Greater access to data has enabled these companies and others to shift from focusing on specific employee decisions to aligning talent management processes. HR can’t be limited to being a series of isolated silos focusing on staffing, training, compensation, and succession. HR needs flexibility to function as a set of integrated talent management processes designed to ensure a steady supply of high-performing talent in critical job roles.

Developing an Evidence-Based Perspective

As described in the Starting the Workforce Analytics Journey report (, HR leaders are guided to:

  • Focus on business priorities
  • Leverage analytics through storytelling
  • Use analytics to help inform decision-making, not as a substitute
  • Understand that perfect data isn’t required for a successful analysis
  • Have a point of view that not only understands the past but also optimizes the present and attempts to predict the future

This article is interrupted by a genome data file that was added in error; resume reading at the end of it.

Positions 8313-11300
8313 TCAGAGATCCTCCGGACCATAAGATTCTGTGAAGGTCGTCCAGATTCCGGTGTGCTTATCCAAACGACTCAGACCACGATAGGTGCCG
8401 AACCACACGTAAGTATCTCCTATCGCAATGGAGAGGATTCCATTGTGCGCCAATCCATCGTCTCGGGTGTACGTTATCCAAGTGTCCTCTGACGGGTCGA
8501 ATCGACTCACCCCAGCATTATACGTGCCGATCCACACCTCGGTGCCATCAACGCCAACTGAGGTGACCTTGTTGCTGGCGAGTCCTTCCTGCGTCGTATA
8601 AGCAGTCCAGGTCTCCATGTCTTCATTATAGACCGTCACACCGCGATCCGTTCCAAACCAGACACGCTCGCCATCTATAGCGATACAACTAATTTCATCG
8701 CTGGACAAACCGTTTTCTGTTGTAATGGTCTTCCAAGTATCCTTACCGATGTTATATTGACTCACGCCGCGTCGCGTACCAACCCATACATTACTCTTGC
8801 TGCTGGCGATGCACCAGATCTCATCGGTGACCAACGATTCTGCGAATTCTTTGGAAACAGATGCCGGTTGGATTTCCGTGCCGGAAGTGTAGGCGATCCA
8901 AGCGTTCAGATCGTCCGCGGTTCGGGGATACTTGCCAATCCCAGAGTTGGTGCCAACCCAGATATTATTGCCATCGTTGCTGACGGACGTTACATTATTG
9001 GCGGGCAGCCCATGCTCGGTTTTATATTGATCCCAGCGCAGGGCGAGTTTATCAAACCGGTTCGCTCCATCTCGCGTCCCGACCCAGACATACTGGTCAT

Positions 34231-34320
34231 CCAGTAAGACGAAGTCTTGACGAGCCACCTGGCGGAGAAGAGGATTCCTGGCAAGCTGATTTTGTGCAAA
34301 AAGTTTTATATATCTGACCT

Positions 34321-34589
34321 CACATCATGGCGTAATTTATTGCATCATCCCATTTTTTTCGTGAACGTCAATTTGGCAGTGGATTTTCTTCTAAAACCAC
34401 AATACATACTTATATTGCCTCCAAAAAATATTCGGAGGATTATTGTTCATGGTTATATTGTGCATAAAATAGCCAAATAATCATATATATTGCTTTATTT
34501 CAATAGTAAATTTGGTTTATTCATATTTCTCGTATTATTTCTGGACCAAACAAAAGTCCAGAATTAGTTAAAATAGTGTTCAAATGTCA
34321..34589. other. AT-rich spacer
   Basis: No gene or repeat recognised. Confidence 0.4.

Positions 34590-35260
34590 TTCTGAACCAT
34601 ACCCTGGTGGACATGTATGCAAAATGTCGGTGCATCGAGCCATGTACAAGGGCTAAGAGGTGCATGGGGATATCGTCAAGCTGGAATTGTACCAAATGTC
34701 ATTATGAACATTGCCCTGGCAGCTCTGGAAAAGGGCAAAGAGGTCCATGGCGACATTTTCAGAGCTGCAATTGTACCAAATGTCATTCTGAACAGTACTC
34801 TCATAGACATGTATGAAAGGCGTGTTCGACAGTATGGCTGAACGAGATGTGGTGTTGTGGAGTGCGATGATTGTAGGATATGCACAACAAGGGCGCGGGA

Despite the challenges, workforce analytics has the po tential to have a significant impact on business results and inform workforce actions in organizations. It enables leaders to discern previously unconnected patterns and trends and develop an evidence-based perspective of vital workforce challenges and opportunities. Bottom line? Leveraging analytics takes the guesswork out of workforce management, enabling an organization to improve the methods of attracting and retaining talent, connect employee data to business performance, and differentiate the company from its competitors.

Part 2 of this article will appear in the September/October issue and look at how to understand employee needs and company culture / environment quickly.

With more than 20 years of experience in information management, analytics, and big data technologies, Jackie Ryan is the director of Workforce Analytics for IBM’s Kenexa portfolio, and is responsible for the strategy, solutions, and overall workforce analytics business. For more information about IBM Smarter Workforce, visit: